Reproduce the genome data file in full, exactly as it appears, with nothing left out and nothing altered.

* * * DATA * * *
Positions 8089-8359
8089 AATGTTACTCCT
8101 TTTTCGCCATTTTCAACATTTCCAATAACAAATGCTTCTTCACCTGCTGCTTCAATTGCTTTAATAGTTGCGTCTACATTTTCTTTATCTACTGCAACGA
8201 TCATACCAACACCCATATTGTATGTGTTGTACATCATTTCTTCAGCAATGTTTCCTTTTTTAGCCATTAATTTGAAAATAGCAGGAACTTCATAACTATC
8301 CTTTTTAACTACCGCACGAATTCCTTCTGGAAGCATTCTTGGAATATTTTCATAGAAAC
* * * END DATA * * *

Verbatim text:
Positions 8089-8359
8089 AATGTTACTCCT
8101 TTTTCGCCATTTTCAACATTTCCAATAACAAATGCTTCTTCACCTGCTGCTTCAATTGCTTTAATAGTTGCGTCTACATTTTCTTTATCTACTGCAACGA
8201 TCATACCAACACCCATATTGTATGTGTTGTACATCATTTCTTCAGCAATGTTTCCTTTTTTAGCCATTAATTTGAAAATAGCAGGAACTTCATAACTATC
8301 CTTTTTAACTACCGCACGAATTCCTTCTGGAAGCATTCTTGGAATATTTTCATAGAAAC